\( {\bar{\mathbf{C}}} \) as (the symbol ¯ is used in notations whenever a quantity is expressed in the local coordinate system and omitted when the quantity is expressed in the global coordinate system)
where
E
_{ l },
E
_{ r },
E
_{ t } are the moduli of elasticity in the orthotropic directions,
G
_{ lr },
G
_{ lt },
G
_{ rt } are the shear moduli in the respective orthotropic planes, and the parameters
v
_{ lr },
v
_{ rl },
v
_{ lt },
v
_{ tl },
v
_{ rt } and
v
_{ tr } are Poisson’s ratios. Note that the relations
v
_{ rl } = E
_{ r }
/E
_{ l } ×
v
_{ lr },
v
_{ tl } = E
_{ t }
/E
_{ l } ×
v
_{ lt } and
v
_{ tr } = E
_{ t }
/E
_{ r } ×
v
_{ rt } hold which means that
\( {\bar{\mathbf{C}}} \) only contains nine independent material parameters.
$$ {\bar{\mathbf{C}}} = \left[ {\begin{array}{*{20}c} {\frac{1}{{E_{l} }}} & {  \frac{{\nu_{rl} }}{{E_{r} }}} & {  \frac{{\nu_{tl} }}{{E_{t} }}} & 0 & 0 & 0 \\ {  \frac{{\nu_{lr} }}{{E_{l} }}} & {\frac{1}{{E_{r} }}} & {  \frac{{\nu_{tr} }}{{E_{t} }}} & 0 & 0 & 0 \\ {  \frac{{\nu_{lt} }}{{E_{l} }}} & {  \frac{{\nu_{rt} }}{{E_{r} }}} & {\frac{1}{{E_{t} }}} & 0 & 0 & 0 \\ 0 & 0 & 0 & {\frac{1}{{G_{lr} }}} & 0 & 0 \\ 0 & 0 & 0 & 0 & {\frac{1}{{G_{lt} }}} & 0 \\ 0 & 0 & 0 & 0 & 0 & {\frac{1}{{G_{rt} }}} \\ \end{array} } \right] $$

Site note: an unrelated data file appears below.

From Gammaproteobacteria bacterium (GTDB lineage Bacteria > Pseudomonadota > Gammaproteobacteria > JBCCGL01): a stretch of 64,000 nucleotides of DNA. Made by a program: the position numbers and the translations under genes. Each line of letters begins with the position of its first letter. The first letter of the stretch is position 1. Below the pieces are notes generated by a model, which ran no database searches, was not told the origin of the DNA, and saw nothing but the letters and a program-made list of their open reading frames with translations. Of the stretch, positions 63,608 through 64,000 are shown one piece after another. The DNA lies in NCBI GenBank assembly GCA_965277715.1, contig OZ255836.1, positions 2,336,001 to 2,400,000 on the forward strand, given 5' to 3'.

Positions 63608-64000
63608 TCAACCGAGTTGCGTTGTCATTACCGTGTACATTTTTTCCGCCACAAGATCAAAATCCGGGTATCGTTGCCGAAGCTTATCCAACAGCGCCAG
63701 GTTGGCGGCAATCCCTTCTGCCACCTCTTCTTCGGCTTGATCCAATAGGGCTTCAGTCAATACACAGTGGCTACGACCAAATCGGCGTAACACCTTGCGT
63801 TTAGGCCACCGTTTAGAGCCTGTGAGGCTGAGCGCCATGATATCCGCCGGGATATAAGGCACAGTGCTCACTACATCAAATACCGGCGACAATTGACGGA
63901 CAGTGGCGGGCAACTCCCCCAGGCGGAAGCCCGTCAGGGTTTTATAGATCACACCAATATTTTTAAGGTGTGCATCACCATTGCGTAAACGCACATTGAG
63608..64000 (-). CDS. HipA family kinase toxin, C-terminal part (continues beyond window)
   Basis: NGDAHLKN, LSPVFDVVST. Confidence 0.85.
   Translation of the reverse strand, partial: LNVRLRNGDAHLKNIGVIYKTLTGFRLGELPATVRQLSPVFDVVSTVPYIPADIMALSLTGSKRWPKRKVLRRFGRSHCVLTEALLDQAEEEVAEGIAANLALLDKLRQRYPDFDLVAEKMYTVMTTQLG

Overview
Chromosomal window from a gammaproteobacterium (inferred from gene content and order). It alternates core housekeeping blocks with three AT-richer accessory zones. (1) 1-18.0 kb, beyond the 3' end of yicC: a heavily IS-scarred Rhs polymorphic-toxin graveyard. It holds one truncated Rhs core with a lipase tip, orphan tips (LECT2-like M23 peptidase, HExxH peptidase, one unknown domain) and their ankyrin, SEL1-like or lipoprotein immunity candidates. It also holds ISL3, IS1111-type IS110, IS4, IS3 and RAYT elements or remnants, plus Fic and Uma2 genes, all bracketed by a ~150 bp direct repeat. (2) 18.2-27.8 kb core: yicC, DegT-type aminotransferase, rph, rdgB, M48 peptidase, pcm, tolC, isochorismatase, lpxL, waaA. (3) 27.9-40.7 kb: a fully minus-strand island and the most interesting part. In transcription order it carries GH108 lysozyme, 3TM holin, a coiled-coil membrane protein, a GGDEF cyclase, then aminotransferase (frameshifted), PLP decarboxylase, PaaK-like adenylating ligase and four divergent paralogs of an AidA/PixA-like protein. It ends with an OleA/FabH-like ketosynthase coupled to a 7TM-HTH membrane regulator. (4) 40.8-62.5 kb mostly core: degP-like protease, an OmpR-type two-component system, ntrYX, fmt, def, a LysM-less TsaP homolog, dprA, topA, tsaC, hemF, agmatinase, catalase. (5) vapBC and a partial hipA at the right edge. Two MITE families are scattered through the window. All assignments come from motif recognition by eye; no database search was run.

(3)
The material matrix
\( {\bar{\mathbf{D}}} = {\bar{\mathbf{C}}}^{  1} \) (relating to the lrt system, i.e. the local coordinate system) may be used to express a linear elastic constitutive relation between stresses and strains as
where strain and stress components are stored in
\( {\bar{\varvec{\varepsilon }}} \) and
\( {\bar{\varvec{\sigma}}} \), respectively, as
\( {\bar{\varvec{\varepsilon }}} = \left[ {\begin{array}{*{20}c} {\varepsilon_{l} } & {\varepsilon_{r} } & {\varepsilon_{t} } & {\gamma_{lr} } & {\gamma_{lt} } & {\gamma_{rt} } \\ \end{array} } \right]^{\text{T}} \) and
\( {\bar{\varvec{\sigma}}} = \left[ {\begin{array}{*{20}c} {\sigma_{l} } & {\sigma_{r} } & {\sigma_{t} } & {\tau_{lr} } & {\tau_{lt} } & {\tau_{rt} } \\ \end{array} } \right]^{\text{T}} \). Strains and stresses may be transformed between the lrt system and the xyz system using a transformation matrix
G as
and
respectively, where the transformation matrix
is based on the components of
A defined in Eq. (
2) (Ormarsson
1999). By premultiplication of Eq. (
4) by
\( {\mathbf{G}}^{{\mathbf{T}}} \)and considering Eqs. (
5–
6) it follows that the material matrix relating to the xyz system can be expressed as
$$ {\bar{\varvec{\sigma}}} = {\mathbf{\bar{D}\bar{\varepsilon }}} $$
(4)
$$ {\bar{\varvec{\varepsilon }}} = {\mathbf{G\varepsilon }} $$
(5)
$$ {\varvec{\sigma}} = {\mathbf{G}}^{{\mathbf{T}}} {\bar{\varvec{\sigma}}} $$
(6)